Each year the Alternative Christmas Film Advent Calendar takes a look at the perhaps lesser-known Christmas films. The ones that we don’t make a point of re-watching each year as festive tradition. With that in mind this year the Calendar, with slight inspiration from last year’s selection of The Curse Of The Cat People, delves into the world of forgotten classics, the ones that may have been slightly left behind in exchange for the likes of It’s A Wonderful Life and The Bishop’s Wife.
After yesterday’s look into an unwanted house guest in The Man Who Came To Dinner, today let’s take a glance at a different kind of Christmas guest, that of the entirely unknown one, as the Calendar presents 1950’s The Great Rupert.
The titular Great Rupert is a squirrel (taking both live-action and stop-motion animated form) living in the walls in-between the house of wealthy Frank Dingle (Frank Orth) and into the cramped living space of the Amendola family, who are renting, with increasing prices, from Frank. The fortunes of the Amendolas begin to turn around when the rarely-seen Rupert rains Frank’s money – hidden in the walls of his house – from the ceiling, although the family are unaware of the source of the money and the squirrel, they simply view this as an act of God; answering their Christmas prayers.
Soon the poor family, led by former circus performers Louie (Jimmy Durant) and Mrs Amendola (as Queenie Smith is simply credited as), come into increasing fortunes and begin to help out struggling businesses in the nearby town. While baffling Frank, who finds the Amendola family a disturbance to the calm routine of his life, he’s certainly happy with the money that’s coming in for him – particularly when it appears as a form of present on Christmas Day, with extra added on. Yet, cares are largely forgotten about on the big day as the two families, despite their differences, gather around he piano to sing and perform. Durant particularly puts on a vaudeville persona as the film almost becomes something of a variety show. Echoing TV of Christmases past with a more traditional feel and one act moved swiftly on into the other. Such a feeling arises a number of times throughout The Great Rupert, yet there’s a jovial feel to each one as the cast, particularly Durant in the lead, appear to relish the opportunity to perform in this way and show off their skills.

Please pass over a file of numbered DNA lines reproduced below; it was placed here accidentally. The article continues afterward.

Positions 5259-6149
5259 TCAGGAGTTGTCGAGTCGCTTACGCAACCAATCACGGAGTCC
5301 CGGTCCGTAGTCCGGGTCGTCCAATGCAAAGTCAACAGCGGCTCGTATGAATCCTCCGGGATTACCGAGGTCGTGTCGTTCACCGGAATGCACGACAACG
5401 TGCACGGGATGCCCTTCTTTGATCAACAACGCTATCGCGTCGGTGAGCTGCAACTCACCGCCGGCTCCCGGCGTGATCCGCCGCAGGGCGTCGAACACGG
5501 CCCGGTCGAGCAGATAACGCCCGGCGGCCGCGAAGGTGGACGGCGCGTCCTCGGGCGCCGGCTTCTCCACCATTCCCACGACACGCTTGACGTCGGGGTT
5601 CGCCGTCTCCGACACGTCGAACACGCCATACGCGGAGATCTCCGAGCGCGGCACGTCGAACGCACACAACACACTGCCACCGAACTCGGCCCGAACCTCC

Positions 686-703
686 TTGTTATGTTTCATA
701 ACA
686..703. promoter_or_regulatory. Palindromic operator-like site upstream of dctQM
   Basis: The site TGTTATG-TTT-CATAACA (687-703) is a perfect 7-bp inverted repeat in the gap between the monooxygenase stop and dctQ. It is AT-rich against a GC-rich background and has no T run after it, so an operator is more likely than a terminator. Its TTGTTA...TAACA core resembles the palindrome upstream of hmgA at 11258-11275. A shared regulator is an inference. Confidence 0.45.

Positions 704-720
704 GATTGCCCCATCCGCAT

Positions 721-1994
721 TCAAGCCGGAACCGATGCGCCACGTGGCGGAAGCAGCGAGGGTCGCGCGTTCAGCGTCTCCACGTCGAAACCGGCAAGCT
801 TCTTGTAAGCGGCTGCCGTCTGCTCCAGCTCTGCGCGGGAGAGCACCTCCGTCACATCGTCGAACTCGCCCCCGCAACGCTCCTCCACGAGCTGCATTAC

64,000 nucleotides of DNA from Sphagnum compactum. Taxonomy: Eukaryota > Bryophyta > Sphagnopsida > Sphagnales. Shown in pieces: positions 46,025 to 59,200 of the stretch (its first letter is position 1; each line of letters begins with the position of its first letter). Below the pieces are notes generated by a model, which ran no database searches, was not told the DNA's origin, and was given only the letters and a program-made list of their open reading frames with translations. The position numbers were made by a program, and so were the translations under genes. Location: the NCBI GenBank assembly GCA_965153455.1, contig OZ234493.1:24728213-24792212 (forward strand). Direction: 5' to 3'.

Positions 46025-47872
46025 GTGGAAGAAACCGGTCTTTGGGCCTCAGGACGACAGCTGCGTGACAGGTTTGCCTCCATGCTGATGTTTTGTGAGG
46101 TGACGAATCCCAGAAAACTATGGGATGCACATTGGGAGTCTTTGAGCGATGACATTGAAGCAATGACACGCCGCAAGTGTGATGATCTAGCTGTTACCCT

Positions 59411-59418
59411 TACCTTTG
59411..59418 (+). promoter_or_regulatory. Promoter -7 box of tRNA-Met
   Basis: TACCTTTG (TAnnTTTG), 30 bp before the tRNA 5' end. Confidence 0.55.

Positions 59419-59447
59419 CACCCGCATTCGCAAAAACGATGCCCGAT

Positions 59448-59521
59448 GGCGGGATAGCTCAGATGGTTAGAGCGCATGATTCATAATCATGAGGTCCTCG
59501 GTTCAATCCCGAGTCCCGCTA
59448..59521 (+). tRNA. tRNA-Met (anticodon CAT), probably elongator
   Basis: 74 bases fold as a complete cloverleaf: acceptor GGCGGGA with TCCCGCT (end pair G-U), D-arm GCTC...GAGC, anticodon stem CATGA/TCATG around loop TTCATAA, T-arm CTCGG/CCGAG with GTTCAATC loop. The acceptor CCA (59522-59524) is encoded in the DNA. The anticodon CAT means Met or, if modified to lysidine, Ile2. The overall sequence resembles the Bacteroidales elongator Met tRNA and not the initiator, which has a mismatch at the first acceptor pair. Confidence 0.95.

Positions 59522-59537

Such moments also allow for Amendola daughter Rosalinda (Terry Moore) to further spark a gradual relationship with restricted Dingle son, and aspiring composer, Pete (Tom Drake). After first meeting when the family move in, rather promptly, after an old performing friend (Jimmy Conlin) of theirs has been kicked out so close to Christmas after not being able to afford rent due to the money he’s put in to his new act (Rupert the, occasionally-kilt-donning, dancing squirrel – this being where the stop-motion comes in to play, with a look and effect which still manages to hold up over 70 years on).
Over it’s short run-time the film generally emits a feeling and tone of seasonal goodwill, particularly as the Amendola family’s situation turns around and things vastly improve for them over such a short amount of time. When the vaudeville elements are mixed in there’s a very traditional feel to the film in terms of not quite Christmas films, but generally performances and maybe TV specials, of the past. It’s a slight throwback and reminder to them, while still managing to capture a rather enjoyable tone within such sequences and moments, often thanks to Durant’s energy and style as he’s in his element behind the piano, or whenever generally performing. There’s a very traditional nature to The Great Rupert, shown in the general simplicity that it holds, and more often than not it manages to push the kind-heartedness of the good-natured central family and the festive spirit which they appear to emit and hold closely.
The Great Rupert can be watched in the following places:
iTunes/ Apple TV
Or, you might have a physical copy of the film somewhere. To see if the film’s available in any other places, or to see where you can buy, rent or stream it in your own country, it’s best to check JustWatch.